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Ithaca proposes a safe place for heroin addicts to use in new drug plan

The City of Ithaca is proposing a plan to address the heroin crisis that includes a health facility where addicts would be allowed to use the drug under supervision. A panel of law enforcement, healthcare providers and business leaders who helped write the plan all agree that something has to change.

Inspired by similar plans in Europe and Canada, Ithaca Mayor Svante Myrick said the supervised injection facility is meant to get heroin users off the street and to a safe place.

“If your goal is treatment and recovery, then you’re first priority is to keep people alive,” Myrick said.

The idea is to reduce used needles on the streets and to have a healthcare professional onsite in case someone who is using heroin overdoses.

“That person has family and friends and potential," Myrick said. "That person has the potential to recover whether they’ve been using for a week or for 20 years. That person has the opportunity to recover, but they cannot recover if they die from an overdose.”  

But implementing something like this would require changes to state or federal laws. Myrick said he will be aggressively lobbying lawmakers. He is hopeful they and Governor Andrew Cuomo will sign on when they see the statistics that show proposals like these reduce overdose deaths and street crimes. The proposal has been met with criticism but Myrick said the war on drugs has failed and a new strategy needs to be taken.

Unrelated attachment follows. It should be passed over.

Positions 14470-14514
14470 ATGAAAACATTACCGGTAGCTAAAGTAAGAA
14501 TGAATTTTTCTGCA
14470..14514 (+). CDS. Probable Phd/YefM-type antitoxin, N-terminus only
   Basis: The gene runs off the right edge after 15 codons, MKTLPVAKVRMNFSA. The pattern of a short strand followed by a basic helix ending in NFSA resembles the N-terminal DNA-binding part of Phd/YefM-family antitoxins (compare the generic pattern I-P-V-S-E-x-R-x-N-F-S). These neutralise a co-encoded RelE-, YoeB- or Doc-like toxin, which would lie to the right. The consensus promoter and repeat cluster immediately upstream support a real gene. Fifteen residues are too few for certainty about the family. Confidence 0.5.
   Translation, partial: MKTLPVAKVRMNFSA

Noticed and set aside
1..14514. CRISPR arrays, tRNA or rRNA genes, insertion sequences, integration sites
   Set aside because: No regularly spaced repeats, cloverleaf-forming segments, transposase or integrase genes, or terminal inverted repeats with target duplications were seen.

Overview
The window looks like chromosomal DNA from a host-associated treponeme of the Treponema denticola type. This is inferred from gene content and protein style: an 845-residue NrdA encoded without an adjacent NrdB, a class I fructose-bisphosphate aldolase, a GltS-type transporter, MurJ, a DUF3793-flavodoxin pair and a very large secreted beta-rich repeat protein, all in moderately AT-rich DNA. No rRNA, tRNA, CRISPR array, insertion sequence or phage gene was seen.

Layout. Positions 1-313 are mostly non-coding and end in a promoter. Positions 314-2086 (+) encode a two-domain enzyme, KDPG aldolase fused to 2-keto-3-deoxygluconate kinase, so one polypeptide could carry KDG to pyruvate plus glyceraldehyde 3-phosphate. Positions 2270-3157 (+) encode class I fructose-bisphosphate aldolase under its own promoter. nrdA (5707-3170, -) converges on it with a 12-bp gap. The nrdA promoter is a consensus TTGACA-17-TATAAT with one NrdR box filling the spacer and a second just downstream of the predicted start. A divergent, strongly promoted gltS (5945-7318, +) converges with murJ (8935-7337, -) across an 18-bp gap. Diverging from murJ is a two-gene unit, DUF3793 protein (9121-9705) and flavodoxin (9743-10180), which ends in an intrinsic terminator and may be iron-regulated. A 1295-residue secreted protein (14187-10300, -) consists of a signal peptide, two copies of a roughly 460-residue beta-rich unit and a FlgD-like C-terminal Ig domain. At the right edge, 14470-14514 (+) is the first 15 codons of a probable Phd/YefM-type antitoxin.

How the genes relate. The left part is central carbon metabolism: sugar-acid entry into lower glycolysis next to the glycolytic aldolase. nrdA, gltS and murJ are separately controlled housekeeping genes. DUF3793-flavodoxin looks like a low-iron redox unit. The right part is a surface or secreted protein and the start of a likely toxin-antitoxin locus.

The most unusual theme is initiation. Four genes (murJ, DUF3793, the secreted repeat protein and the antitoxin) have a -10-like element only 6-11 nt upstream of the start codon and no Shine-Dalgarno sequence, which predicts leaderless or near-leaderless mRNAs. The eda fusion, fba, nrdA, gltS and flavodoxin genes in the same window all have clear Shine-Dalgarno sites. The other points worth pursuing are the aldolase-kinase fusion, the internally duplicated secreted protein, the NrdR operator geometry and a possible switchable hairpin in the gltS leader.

"We live our nightmare everyday and we act like it's the only way," Myrick said. “Parents who lose their children need to know that their children did not have to die; that there are other methods. Reactionaries and elected officials who are too afraid to tell the truth and too afraid of the science are the ones who stand between them and the people that can save their lives.”  

One priority that could come to Ithaca soon is to open a methadone clinic since the closest one is in Syracuse. Other parts of the plan include creating an Office of Drug Policy, having law enforcement direct users to social services instead of taking them to jail and establishing a 24-hour crisis center. There is also the idea of heroin assisted treatment as a last resort.

Tom Magnarelli is a reporter covering the central New York and Syracuse area. He joined WRVO as a freelance reporter in 2012 while a student at Syracuse University and was hired full time in 2015. He has reported extensively on politics, education, arts and culture and other issues around central New York.